• How specialization can be bad

    This is a TIE-U post associated with Karoline Mortensen’s Introduction to Health Systems (UMD’s  HLSA 601, Fall 2012). For other posts in this series, see the course intro.

    In Primary Care — Will It Survive (NEJM, 2006), Thomas Bodenheimer wrote,

    The hospitalization rates for diagnoses that could be addressed in ambulatory care settings are higher in geographic areas where access to primary care physicians is more limited. States with a higher ratio of generalist to population have lower per-beneficiary Medicare expenditures and higher scores on 24 common performance measures than states with fewer generalist physicians and more specialists per capita.

    This reminded me of two other papers. The first is Medicare Spending, The Physician Workforce, And Beneficiaries’ Quality Of Care, by Katherine Baicker and Amitabh Chandra who wrote,

    This suggests that specialists are clustered in areas where costly intensive care crowds out high-quality care and that one mechanism for this is a lesser presence of general practitioners. Encouraging greater access to general practitioners, or involving specialists in the provision of effective care, could improve the overall quality of care received by elderly Americans.

    Their charts and tables tell the story. Below are four that support both quotes above. First, let’s consider how state quality rank relates to physician workforce composition. And by quality rank I (they) mean the average of the ranks for the 24 quality measures developed by the Medicare Quality Improvement Organization. The more specialists per capita, the lower a state’s quality rank. (Note: for all charts, total physicians per capita is held constant.)

    But the more general practitioners per capita, the higher the state’s quality rank.

    What about spending? Well, specialists cost a lot more than general practitioners. Here are the charts, first specialists and then general practitioners:

    If these charts look familiar, you may recall I wrote about them before.

    The other paper that came to mind is by Jonathan Skinner, Douglas Staiger, and Elliott Fisher and about which I wrote once before. It includes a terrific, if busy, chart that shows region-level relationships between survival gains for Medicare patients with acute myocardial infarction (AMI or heart attacks) and aspects of the health systems in which they received care.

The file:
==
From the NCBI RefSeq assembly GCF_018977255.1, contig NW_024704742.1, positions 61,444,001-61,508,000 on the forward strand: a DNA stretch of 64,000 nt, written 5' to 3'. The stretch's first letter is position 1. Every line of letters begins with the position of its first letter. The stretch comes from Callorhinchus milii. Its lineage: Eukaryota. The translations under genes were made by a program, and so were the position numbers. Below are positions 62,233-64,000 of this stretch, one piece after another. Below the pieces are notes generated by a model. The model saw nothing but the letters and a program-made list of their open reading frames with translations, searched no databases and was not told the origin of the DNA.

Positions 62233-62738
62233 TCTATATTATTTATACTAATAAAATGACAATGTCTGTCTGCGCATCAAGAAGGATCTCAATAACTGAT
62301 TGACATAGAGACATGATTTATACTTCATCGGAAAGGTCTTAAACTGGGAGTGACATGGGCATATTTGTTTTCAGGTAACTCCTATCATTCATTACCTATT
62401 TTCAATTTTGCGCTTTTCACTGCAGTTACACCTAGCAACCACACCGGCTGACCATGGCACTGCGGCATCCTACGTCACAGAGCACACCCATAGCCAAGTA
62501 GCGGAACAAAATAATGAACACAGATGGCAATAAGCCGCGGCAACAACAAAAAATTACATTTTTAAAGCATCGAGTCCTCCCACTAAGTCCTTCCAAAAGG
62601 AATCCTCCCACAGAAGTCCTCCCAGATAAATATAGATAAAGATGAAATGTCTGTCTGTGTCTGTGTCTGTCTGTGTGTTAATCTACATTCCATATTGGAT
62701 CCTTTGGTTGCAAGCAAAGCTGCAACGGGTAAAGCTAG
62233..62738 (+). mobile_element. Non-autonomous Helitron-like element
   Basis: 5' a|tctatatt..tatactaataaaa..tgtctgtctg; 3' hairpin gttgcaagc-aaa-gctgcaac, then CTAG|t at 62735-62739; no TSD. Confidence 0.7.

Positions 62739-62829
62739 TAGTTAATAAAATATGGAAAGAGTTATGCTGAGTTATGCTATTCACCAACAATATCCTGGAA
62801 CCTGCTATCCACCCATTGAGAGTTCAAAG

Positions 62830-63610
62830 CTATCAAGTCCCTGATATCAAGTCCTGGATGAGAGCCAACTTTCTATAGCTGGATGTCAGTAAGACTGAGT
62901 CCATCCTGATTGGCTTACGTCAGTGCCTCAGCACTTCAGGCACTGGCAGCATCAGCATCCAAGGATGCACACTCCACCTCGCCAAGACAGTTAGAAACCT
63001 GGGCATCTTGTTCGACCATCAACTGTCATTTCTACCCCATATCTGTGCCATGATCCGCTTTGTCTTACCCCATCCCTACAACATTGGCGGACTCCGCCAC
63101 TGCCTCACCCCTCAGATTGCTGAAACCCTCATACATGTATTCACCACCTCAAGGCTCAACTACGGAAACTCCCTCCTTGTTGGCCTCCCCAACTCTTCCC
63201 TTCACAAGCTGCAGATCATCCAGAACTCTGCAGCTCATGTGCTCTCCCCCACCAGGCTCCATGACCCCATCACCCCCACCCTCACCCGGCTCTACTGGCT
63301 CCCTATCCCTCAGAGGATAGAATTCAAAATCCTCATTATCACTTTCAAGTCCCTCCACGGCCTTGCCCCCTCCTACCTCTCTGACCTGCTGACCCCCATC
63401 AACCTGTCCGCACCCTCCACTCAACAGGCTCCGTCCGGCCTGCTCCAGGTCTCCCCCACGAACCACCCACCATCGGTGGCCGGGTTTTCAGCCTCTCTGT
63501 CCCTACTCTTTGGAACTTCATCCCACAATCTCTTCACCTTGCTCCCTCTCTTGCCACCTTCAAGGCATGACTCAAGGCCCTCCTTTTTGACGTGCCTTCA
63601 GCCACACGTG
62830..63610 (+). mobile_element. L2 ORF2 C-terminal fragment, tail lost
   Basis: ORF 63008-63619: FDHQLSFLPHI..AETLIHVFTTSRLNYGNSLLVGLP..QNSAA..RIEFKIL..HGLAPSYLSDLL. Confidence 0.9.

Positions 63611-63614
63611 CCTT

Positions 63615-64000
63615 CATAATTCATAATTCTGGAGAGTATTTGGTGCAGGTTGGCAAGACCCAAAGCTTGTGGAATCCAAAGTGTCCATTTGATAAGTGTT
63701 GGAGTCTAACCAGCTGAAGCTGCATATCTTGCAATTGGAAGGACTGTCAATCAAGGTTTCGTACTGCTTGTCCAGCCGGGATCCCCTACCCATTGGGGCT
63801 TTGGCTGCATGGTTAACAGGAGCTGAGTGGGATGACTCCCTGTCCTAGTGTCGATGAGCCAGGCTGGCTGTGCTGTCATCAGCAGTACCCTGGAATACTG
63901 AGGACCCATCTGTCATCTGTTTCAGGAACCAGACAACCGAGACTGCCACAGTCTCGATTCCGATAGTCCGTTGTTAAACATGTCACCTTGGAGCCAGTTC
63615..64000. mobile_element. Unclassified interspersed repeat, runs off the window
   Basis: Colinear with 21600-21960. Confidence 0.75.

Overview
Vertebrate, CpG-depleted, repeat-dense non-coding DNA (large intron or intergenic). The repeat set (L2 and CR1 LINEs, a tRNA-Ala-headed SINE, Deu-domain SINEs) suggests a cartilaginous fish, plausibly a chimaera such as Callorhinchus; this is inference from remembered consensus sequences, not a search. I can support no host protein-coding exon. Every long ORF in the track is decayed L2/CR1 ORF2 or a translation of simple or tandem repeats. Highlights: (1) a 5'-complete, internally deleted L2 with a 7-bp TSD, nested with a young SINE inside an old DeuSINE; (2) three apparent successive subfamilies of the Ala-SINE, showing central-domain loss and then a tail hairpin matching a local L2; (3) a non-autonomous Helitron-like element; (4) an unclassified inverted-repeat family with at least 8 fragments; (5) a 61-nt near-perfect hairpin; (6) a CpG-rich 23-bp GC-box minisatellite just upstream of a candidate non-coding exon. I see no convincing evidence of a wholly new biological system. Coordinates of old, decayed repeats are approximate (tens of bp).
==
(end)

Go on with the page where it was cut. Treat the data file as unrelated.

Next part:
explained this chart in detail before, so I won’t here. Click through if you need help getting oriented. I concluded,

    The take-away is that the increases in productive efficiency (health gains per spending increase) of regions varies according to how regions deliver care. (This is almost tautological.) Regions that do the basic, low-tech things well (like consistently giving aspirin and beta-blockers to AMI patients at discharge) and offer better coordinated care (e.g., by having fewer physicians treating an AMI episode) are more productively efficient.

    Over-use of specialty care and under-use of primary care certainly seems like a mechanism by which we achieve higher cost and worse outcomes. I assert that this is not intuitive to a typical consumer who lacks a high-level view of the health system. Almost nobody who isn’t well versed in health care would say that more access to specialists is a bad thing. Does this reflect a communication failure by health system researchers?


    Comments closed
    • How is the argument that regions with higher levels of complexity amongst the patient base are attracting more specialists controlled for? I am pretty sure the researchers already examined that potential explanation but if any of the commenters read the actual papers (I didn’t due to time constraints), would love to know the high-level answer. Thanks!

      Also, wouldnt these set of results argue for restricting residency positions in those specialties (the main lever the govt has to change physician composition)?